Fried chicken is good, hushpuppies are good, and hot sauce that’s so spicy it stays hidden behind the bar until some brave soul asks for it is great. You can get all of that at Southern Proper on Washington Street. This place is a great option for any meal, but should definitely be your new South End brunch spot.
If underground restaurants that have live music (mostly, but not exclusively, jazz), work equally well for a weekend date night or Sunday brunch, and serve great comfort food like braised beef cheek gnocchi aren’t your thing, then you really need to re-evaluate your things. Come to Beehive when you need elevated gastropub-type food (things like bacon-wrapped shrimp and brown butter salmon) served in a place that’s always fun.
In a city this old, it’s natural that a lot of places have earned the distinction of being called “institutions.” One of those is Wally’s on Mass Ave and it’s a tiny, brick-walled club that’s the type of place the word “joint” was invented for. You can’t get any food here, but you can get a tumbler full of liquor and hear live jazz every single night. So come to Wally’s and experience a little of what Boston was like when City Hall wasn’t the ugliest building in America and JFK was just that nice young congressman with the good haircut.
The menu at B&G on Tremont isn’t big, but that just means that everything from the whole Bronzino to the Ipswich clams is fresh out of the water. This is a great spot for relaxed midweek seafood dinner, and during the summer, you really should be sitting on B&G’s back patio with a glass of wine and the fried oysters every single night. We’ll give you a pass if you missed a few evenings because of things like “family commitments” or “your wedding” but try and do better next time.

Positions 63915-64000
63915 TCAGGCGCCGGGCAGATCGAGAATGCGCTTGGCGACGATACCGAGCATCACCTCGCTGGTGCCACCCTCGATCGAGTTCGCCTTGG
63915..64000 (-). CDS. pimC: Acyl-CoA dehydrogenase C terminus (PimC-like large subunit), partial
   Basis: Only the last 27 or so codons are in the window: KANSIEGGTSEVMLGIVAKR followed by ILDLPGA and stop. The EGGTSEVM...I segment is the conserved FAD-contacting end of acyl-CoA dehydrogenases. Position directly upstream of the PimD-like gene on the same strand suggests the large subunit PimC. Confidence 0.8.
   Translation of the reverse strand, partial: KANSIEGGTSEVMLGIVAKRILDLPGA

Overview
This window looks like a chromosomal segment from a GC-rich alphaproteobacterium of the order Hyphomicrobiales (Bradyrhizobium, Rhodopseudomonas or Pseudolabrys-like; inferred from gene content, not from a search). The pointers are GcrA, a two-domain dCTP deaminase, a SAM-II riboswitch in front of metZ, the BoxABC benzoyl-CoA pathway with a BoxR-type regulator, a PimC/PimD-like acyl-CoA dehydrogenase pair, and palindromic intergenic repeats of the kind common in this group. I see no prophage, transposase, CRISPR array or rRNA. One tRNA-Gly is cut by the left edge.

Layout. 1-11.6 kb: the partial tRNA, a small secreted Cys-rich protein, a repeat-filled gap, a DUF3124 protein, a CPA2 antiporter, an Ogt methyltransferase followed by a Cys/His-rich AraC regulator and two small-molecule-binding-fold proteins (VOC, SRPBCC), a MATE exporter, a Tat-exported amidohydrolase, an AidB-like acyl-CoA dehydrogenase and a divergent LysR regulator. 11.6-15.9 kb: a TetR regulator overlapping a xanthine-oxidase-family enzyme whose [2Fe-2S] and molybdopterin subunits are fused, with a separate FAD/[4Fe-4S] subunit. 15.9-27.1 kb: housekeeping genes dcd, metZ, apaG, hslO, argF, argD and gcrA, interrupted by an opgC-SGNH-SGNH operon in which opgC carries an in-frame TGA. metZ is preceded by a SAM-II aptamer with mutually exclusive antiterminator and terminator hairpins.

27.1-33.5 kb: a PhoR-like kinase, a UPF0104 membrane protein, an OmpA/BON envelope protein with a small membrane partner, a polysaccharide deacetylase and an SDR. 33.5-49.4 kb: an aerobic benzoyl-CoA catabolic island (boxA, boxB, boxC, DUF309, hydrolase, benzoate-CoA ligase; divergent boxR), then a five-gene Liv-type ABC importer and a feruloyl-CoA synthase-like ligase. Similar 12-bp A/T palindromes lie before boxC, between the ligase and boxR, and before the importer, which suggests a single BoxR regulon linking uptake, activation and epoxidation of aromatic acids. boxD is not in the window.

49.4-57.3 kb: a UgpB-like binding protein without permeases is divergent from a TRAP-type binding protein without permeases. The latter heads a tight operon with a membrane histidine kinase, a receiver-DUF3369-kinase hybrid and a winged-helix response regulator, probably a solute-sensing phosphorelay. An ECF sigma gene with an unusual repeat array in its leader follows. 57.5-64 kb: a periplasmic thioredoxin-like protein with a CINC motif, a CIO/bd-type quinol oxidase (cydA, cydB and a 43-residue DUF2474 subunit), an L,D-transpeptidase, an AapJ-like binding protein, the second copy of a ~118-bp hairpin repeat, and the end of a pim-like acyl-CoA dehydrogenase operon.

You can come to Bar Mezzana, an Italian restaurant in the Ink Block, when you’re in the mood for a great crudo, or some interesting pasta, or if you’re in the mood to eat dandelions for some reason. Or, you can come here when you want a little bit of everything, and opt for a great prix-fixe menu that nets you five courses, most of which have multiple dishes of their own. There’s a crudo course with at least three different kinds of fish, a pasta course with two different pastas, and protein, a dessert, and another small plate on top of that. That’s a lot of different tastes for $52.
The Gallows on Washington street is the neighborhood pub every neighborhood should have. If you don’t have one, you can either apply for a small business loan, buy an abandoned CVS, and get cooking, or you can come here and enjoy the buffalo brussels sprouts. One of these is easier than the other.
Once you’ve been to Coppa and Bar Mezzana, come to SRV - a spot on Columbus that focuses on pasta and has great small plates - and decide once and for all which place deserves the title of best Italian restaurant in the South End. Although come to think of it, maybe deciding once-and-for-this-week is a better option, that way you can re-evaluate and do it again a few days later.
Consider yourself warned: the spicy sangria at this closet-sized taqueria on Shawmut is actually pretty spicy, in addition to being good. The marinated pork sope is pretty good, too, but food being tasty doesn’t really seem like something you need to be warned about. This is a great casual spot to keep in mind for a spur-of-the-moment lunch and day-drinking.
In a neighborhood where most of the best restaurants seem to be either tiny bistros, small plates places, or both, Boston Chops is the exception. This Washington Street steakhouse is housed in a large space with big, plush booths and even bigger cuts of beef. Come here when you need a little room to breathe and prefer that the air you’re breathing smell like grilled meat.
This wood-paneled spot on Tremont has an expanded pub menu (tacos and pizzas in addition to the requisite burgers and wings), and close to 30 beers on tap, including one rotating cask option. If you haven’t had cask ale before, it’s a little warmer and less carbonated than what you’re used to. Cask beer usually doesn’t feel too filling, so you’ll at least think you’ll be able to try the other 29 beers for a moment before realizing what a terrible idea that would be.
There are 39 dishes on the menu at this Washington Street tapas restaurant that’s usually so packed you need to book in advance. If you bring one friend and average six dishes per meal (starting with the white anchovies if you know what’s good for you), you’ll be able to eat everything in this place in one week. At that point, feel free to start all over again, because Toro really is that good.